Nursery pig performance impacted by total dissolved solids in waterNursery pig performance impacted by total dissolved solids in water
Long-term impact of specific minerals contributions to drinking water with high concentration of TDS requires further research and investigation.
January 16, 2020
The site-specific nature of the U.S. pork industry requires that newly weaned pigs are moved from the sow barn to a wean-to-finish or nursery barn some distance away. Because water quality can vary considerably between production sites, it is important to identify the qualities of water that impact the growth performance of nursery pigs.
Water quality may encourage or discourage water intake especially as it relates to feed intake and subsequent performance. The U.S. pork industry stands to benefit from a better understanding of the effects of particular mineral elements in water with high concentrations of total dissolved solids on the performance of newly weaned pigs in modern pork production. This information could be used to develop strategies and/or technologies that reduce or eliminate the impact of water quality on nursery performance.
High concentrations of TDS in water have been reported to increase the incidence of diarrhea and reduce nursery pig growth performance. Specific minerals of interest for nursery pigs have not been fully characterized. However, water with high TDS concentrations from magnesium and sodium sulfates are associated with incidences of diarrhea. Furthermore, diarrhea may disrupt the integrity of the pig's gut wall, leading to increased gut permeability to toxins and pathogenic microorganisms, and can lead to reduced intestinal nutrient absorptive capacity.
This research utilized the capabilities of the commercial wean-to-finish research facility at South Dakota State University which is set up to monitor water usage for each pen on an individual pen basis from one of four independent water lines. Each pen was randomly assigned to receive one of four water treatments into two cup waterers per pen: 1) combination of calcium sulfate [CaSO4], magnesium sulfate [MgSO4] and sodium sulfate [NaSO4]; 2) CaSO4; 3) MgSO4; or 4) NaSO4.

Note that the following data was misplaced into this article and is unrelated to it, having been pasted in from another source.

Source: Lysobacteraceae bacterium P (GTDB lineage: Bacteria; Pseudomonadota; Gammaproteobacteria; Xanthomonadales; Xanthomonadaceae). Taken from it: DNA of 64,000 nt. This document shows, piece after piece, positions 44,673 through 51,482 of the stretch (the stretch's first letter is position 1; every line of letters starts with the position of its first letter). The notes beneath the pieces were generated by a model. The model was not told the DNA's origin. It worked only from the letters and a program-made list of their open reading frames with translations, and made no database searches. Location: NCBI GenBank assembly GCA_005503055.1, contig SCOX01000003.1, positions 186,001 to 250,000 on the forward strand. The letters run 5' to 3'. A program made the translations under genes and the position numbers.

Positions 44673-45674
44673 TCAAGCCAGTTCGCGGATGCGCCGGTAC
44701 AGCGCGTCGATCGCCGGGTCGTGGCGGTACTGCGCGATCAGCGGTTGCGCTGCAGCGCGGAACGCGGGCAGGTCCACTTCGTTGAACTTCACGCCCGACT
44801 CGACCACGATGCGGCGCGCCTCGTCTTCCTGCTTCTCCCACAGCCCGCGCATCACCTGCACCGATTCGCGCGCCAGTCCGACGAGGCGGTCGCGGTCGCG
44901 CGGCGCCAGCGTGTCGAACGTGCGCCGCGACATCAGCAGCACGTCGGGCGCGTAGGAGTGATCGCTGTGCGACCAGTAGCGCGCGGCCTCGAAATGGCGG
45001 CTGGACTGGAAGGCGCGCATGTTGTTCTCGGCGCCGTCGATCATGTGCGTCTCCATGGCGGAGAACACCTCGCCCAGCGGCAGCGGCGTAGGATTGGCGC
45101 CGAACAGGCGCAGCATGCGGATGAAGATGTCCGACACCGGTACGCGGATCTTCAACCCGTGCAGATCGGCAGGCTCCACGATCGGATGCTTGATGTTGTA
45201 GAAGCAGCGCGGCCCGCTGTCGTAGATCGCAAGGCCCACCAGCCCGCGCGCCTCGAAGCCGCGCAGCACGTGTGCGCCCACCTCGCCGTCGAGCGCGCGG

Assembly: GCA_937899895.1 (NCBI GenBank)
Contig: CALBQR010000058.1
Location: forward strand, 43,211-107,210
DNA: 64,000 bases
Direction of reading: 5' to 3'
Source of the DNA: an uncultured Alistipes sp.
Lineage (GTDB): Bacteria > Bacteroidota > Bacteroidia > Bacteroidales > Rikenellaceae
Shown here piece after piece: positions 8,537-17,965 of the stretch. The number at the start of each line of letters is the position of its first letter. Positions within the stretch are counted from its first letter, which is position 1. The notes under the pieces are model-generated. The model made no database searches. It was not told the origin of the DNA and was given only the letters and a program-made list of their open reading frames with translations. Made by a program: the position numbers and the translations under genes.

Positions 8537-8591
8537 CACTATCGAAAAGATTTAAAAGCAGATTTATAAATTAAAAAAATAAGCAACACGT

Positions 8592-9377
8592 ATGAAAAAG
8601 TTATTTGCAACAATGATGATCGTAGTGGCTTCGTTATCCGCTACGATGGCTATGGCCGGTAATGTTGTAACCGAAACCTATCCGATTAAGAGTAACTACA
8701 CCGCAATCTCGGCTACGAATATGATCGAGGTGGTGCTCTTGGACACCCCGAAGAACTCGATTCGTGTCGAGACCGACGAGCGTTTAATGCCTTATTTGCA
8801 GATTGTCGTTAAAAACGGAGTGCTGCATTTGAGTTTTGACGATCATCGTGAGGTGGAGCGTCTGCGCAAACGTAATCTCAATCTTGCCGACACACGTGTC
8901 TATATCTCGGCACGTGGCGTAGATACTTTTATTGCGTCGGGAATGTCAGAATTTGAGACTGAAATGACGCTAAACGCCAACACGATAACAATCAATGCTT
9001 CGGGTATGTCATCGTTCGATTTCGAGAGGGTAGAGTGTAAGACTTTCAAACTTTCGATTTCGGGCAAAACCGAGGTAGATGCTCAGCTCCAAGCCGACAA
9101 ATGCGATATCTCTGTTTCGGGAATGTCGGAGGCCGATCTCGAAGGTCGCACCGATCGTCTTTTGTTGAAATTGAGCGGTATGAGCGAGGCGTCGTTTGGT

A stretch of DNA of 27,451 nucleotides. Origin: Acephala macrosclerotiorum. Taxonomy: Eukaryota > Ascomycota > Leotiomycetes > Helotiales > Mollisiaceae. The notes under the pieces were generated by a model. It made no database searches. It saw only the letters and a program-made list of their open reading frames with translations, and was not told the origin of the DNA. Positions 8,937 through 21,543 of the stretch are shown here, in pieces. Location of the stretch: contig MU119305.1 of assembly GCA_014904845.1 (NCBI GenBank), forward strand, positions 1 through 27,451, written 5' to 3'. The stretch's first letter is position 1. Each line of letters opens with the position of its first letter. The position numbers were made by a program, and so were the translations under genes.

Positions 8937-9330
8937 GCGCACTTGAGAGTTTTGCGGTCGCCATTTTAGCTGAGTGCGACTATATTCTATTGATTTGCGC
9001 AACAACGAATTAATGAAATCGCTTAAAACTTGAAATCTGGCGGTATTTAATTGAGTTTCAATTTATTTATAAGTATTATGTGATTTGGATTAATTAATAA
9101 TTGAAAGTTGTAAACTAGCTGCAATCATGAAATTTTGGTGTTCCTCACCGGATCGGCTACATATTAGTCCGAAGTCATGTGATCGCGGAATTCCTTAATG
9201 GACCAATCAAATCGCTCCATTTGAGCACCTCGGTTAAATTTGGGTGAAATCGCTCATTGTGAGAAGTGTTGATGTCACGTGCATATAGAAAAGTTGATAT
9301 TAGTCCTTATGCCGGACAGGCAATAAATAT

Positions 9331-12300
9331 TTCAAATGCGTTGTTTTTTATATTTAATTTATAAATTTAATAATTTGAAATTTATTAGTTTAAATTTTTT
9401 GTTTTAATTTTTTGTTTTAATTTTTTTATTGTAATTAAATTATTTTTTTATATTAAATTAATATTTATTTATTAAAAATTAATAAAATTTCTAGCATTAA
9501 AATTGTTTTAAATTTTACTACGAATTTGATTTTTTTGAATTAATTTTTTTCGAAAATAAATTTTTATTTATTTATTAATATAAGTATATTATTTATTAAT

The drinking water treatments were derived from stock solutions of sulfate salts delivered at 1:128 to relevant pens using a separate medicator per water line. The additions of sulfate salts to the stock solutions were limited by the solubility of the individual complexes in water. The limited solubility of CaSO4 in water did not appear to increase the concentration of TDS in the drinking water treatment above the unadulterated rural water source (Table 1).
Newly weaned pigs (n=1,144; 20 days old PIC) were stocked at 26 pigs per pen of equal gender in 44 pens in a wean-to-finish commercial research barn. Pigs were provided free access to four phase nursery diets and water throughout the trial. Pen weights were measured on Day 0, 7, 21, 35 and 42 of the trial using a scale that weighs the entire pen of pigs at once. Feed remaining on weigh days was calculated according to a prepared calibration curve by measuring the distance from the top of the feeder to the top of the feed. Water meters at each pen were read on weigh days to determine the water usage per pen.1 Contributions from CaSO4, MgSO4 and NaSO4
Although water with high concentrations of TDS from sulfate complexes has been associated with incidences of diarrhea, the concentrations used in this experiment did not appear to impact the growth performance nor feed or water intake of newly weaned nursery pigs compared to previous groups of animals in this facility (Table 2).
The variability of water quality across the swine industry in South Dakota was recently surveyed by South Dakota State University researchers in "Are we taking water for granted in pork production?" Although water quality has been associated as having an influence on nursery pig performance, the long-term impact of specific minerals contributions to water with high concentration of TDS requires further research and investigation.1 Contributions from CaSO4, MgSO4 and NaSO4
Sources: Ryan Samuel, David Clizer, Paige Isensee and Crystal Levesque, who are solely responsible for the information provided, and wholly own the information. Informa Business Media and all its subsidiaries are not responsible for any of the content contained in this information asset.
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